Renewing the attack on academic freedom
reports on the ongoing drive by New York state lawmakers to punish academic groups and institutions that express support for the BDS campaign.
NEW YORK state politicians have introduced a new version of legislation targeting the American Studies Association (ASA) for its vote to support a boycott of Israel. While the new legislation is slightly less draconian, its passage would still be a serious blow to academic freedom and the right to criticize Israel.
In December, the ASA voted decisively to support the Palestinian call for a boycott of Israeli academic institutions--part of the wider campaign for boycott, divestment and sanctions (BDS) against Israel--until Israel complies with international law.
In late January, pro-Israel politicians in the New York State Assembly and Senate responded by introducing bills that would withdraw funding for a year from any universities with connections to groups that support the boycott of Israel, such as the ASA.
The bills immediately faced backlash. An ad hoc coalition of activist and legal groups organized call-ins and e-mail campaigns to Assembly Speaker Sheldon Silver, state Sen. Joe Klein and members of the Higher Education Committee, where the bill was being debated. The New York State United Teachers union registered its opposition to the bill. So did the American Association of University Professors--even though the AAUP is on record saying it opposes an academic boycott of Israel. Even the New York Times took a stand in an editorial criticizing the bill.
In the face of an outpouring of protest, the legislation was withdrawn. But now Speaker Silver has introduced a revised version of the bill--with the only change being that universities would not lose their entire state funding, but only an amount equal to what they spent on activities with groups that support the boycott of Israel.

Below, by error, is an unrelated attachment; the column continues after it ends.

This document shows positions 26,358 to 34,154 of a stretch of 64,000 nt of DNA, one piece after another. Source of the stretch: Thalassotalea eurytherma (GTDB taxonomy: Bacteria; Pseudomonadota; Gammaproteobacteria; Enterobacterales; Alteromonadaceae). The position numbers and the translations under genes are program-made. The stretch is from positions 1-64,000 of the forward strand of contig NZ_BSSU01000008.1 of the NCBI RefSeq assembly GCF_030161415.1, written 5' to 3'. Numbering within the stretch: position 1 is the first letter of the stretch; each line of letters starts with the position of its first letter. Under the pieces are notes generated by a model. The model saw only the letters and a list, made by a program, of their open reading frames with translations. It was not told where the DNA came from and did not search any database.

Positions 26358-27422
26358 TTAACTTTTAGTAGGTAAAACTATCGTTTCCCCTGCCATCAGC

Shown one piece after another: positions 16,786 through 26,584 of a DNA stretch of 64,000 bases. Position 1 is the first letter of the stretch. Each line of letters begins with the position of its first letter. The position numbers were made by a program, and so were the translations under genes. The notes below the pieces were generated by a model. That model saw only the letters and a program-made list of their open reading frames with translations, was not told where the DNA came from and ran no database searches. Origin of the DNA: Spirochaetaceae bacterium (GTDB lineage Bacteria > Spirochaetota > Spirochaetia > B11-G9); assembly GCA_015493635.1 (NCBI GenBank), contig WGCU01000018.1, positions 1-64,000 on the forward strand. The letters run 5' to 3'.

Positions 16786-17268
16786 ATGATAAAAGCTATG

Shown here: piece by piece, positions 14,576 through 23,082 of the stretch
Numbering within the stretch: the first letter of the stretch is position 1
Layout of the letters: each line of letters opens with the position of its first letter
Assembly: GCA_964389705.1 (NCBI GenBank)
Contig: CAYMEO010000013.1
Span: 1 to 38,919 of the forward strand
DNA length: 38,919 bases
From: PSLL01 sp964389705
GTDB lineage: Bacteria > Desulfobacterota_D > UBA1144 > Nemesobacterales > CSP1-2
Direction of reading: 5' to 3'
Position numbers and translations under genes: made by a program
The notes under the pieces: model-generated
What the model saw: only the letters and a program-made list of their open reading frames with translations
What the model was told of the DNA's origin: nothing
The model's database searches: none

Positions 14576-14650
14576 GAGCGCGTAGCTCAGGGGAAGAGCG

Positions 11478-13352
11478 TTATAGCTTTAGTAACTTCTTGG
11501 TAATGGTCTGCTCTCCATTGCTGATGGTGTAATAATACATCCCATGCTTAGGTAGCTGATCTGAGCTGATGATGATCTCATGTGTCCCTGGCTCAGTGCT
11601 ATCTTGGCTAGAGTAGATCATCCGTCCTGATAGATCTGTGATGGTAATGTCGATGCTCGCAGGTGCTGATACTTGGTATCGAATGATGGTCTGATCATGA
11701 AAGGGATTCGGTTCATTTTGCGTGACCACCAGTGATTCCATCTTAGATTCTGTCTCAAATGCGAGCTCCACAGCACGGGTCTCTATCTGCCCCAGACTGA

WHILE THIS may sound less extreme, there is no good version of this bill. The intent is to chill criticism of Israel as the BDS movement becomes increasingly well known in the U.S. and to discourage other academic associations from joining the ASA, the Native American and Indigenous Studies Association and the Association of Asian American Studies in passing boycott resolutions.
The New York bill is part of a coordinated effort to legislate against BDS. A nearly identical bill has already been introduced in the Maryland state legislature, with similar legislation in the works in Illinois, and more symbolic legislation being debated in Florida and Pennsylvania.
Plus, two Illinois politicians have introduced legislation into the U.S. House of Representatives that would remove federal funds from universities in a similar manner.
Groups such as Adalah-NY, the U.S. Campaign to End the Israeli Occupation, Jewish Voice for Peace, the Center for Constitutional Rights and the National Lawyers Guild are continuing to organize against the revised anti-boycott bill, but the slightly less harsh version has not yet drawn the high-profile condemnation that stopped its predecessor.
It's not yet clear when the bill will come up for debate in the state legislature's Higher Education Committee, but New Yorkers can call their representatives at any time to voice their opposition.
Activists in New York and across the country need to keep fighting to defend the gains of the BDS movement and stop this wave of legislation in its tracks. New Yorkers can find detailed information on the bill and ways to contact their legislators at the Jewish Voice for Peace website. Outside of New York, check Jewish Voice for Peace's Academic Freedom page for the latest on legislation in your state.